Secure development focus at KubeCon + CloudNativeCon 2022

The pressure is on. It's time for better security that can keep up with modern software developers. That was the message at this year's KubeCon + CloudNativeCon.

Security was a key theme at this year's KubeCon + CloudNativeCon, the conference that celebrates the thriving cloud-native community and ecosystem. This comes as no surprise. Research from TechTarget's Enterprise Strategy Group has shown that organizations often rate security as the biggest challenge faced with cloud-native applications, followed by meeting and maintaining compliance requirements.

The conference kicked off with a keynote by Cloud Native Computing Foundation (CNCF) executive director Priyanka Sharma. She highlighted the importance of security as global companies use open source and cloud-native platforms for digital transformation amid challenging economic times. While recognizing contributors and maintainers in the community, she emphasized CNCF support to help monitor and improve the security of CNCF projects, including open source software (OSS) fuzzing, running security audits and recognizing the work from the CNCF Security Technical Advisory Group.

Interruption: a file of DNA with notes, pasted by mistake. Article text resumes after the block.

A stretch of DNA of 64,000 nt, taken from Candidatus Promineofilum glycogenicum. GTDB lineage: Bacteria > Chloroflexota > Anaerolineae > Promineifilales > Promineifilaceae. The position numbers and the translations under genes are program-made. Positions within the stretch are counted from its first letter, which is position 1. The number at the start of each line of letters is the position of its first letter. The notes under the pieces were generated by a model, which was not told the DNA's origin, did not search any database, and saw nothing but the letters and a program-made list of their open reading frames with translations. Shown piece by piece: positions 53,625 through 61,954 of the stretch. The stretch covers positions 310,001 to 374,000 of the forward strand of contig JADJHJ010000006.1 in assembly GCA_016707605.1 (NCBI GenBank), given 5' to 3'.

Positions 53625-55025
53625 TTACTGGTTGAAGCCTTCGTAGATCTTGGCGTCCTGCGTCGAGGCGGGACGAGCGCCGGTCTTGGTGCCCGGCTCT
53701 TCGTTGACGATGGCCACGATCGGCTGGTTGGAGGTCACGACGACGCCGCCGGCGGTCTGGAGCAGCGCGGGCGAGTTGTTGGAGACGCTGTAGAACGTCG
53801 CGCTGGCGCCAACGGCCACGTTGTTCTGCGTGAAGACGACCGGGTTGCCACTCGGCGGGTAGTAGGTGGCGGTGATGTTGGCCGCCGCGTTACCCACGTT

The CNCF commitment to security includes a new spinoff event, Cloud Native SecurityCon, which will be held in February in Seattle. The event was previously colocated with KubeCon + CloudNativeCon but will now be its own dedicated conference. As Sharma pointed out, the CNCF community's cultivation of open source is powerful because it gives free access to software and resources. But security needs to be a priority, as it affects global safety with its popularity and wide usage.

So, what was the security buzz at the show? Here are some key themes.

Increasing security vulnerabilities

A presentation by Ayse Kaya, senior director of strategic insights and analytics at Slim.AI, highlighted the results of its "2022 Public Container Report," which showed the increase in vulnerabilities as development speeds up. Some key stats echoed throughout the conference include the following:

  • Sixty percent of the top public containers have more vulnerabilities today than a year ago.
  • Seventy percent of developers said their customers demand that their containers have no vulnerabilities.
  • Today's average public container has 287 vulnerabilities. Of those vulnerabilities, 30% belong in a high or critical category, up from 20% last year.